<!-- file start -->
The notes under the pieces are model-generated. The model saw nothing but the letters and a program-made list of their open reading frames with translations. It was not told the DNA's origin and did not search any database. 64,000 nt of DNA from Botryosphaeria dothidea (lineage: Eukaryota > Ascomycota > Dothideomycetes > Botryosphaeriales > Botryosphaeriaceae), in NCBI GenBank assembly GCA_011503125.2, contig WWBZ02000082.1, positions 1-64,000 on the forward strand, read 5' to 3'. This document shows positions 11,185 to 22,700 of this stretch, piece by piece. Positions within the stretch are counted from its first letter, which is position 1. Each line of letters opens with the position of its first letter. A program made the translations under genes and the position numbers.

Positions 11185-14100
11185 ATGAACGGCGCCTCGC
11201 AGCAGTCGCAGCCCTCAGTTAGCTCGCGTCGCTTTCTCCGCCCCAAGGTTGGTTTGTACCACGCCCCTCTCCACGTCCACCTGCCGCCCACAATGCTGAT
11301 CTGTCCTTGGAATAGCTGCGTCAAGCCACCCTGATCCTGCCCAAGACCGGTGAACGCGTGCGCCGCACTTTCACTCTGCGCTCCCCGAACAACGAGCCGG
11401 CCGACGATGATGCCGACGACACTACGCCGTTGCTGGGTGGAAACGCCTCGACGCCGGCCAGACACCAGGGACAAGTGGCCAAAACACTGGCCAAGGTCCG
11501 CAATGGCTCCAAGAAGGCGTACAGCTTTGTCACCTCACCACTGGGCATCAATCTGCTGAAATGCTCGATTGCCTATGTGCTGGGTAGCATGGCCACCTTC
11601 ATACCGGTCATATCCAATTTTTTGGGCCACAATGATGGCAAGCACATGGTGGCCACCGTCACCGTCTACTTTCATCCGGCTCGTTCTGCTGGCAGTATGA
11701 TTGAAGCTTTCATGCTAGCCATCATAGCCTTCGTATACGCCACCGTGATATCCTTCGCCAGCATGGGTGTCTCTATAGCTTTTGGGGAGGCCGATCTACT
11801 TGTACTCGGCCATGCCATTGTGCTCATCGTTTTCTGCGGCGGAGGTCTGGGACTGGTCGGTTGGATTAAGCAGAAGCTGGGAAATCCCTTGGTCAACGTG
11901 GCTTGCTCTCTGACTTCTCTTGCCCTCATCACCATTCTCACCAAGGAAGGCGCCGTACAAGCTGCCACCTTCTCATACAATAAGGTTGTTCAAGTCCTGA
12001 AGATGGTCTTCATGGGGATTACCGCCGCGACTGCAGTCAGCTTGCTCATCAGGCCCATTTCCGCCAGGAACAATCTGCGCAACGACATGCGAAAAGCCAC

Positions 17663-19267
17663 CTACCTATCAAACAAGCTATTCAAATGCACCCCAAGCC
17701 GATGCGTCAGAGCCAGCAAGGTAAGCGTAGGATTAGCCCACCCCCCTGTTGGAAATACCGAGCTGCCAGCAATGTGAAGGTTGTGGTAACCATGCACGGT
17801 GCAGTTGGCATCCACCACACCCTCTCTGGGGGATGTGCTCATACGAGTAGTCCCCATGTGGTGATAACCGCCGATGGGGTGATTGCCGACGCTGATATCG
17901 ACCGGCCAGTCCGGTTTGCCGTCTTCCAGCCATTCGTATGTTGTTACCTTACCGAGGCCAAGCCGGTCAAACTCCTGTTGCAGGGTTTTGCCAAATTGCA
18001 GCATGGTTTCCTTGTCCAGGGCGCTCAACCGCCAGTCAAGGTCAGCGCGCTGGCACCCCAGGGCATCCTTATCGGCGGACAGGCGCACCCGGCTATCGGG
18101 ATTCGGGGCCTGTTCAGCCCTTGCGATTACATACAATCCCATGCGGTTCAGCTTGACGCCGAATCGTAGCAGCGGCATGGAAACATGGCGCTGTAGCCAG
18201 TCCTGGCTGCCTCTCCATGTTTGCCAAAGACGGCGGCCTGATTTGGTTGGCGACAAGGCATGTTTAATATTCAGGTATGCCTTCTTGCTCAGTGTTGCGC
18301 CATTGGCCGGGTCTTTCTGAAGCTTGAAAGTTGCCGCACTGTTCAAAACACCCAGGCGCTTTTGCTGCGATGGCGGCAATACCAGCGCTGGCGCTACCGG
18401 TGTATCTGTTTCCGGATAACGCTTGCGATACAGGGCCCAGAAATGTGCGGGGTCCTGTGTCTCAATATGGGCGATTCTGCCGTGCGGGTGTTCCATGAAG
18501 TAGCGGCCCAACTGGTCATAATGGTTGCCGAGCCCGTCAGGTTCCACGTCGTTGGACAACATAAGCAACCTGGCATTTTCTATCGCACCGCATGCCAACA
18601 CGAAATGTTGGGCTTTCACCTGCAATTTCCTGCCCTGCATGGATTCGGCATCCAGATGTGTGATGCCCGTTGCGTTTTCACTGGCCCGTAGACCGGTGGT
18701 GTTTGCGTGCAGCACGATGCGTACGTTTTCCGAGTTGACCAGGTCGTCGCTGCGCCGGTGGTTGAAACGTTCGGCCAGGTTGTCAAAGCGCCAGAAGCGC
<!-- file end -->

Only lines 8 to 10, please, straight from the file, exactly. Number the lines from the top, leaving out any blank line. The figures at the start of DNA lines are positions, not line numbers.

11601 ATACCGGTCATATCCAATTTTTTGGGCCACAATGATGGCAAGCACATGGTGGCCACCGTCACCGTCTACTTTCATCCGGCTCGTTCTGCTGGCAGTATGA
11701 TTGAAGCTTTCATGCTAGCCATCATAGCCTTCGTATACGCCACCGTGATATCCTTCGCCAGCATGGGTGTCTCTATAGCTTTTGGGGAGGCCGATCTACT
11801 TGTACTCGGCCATGCCATTGTGCTCATCGTTTTCTGCGGCGGAGGTCTGGGACTGGTCGGTTGGATTAAGCAGAAGCTGGGAAATCCCTTGGTCAACGTG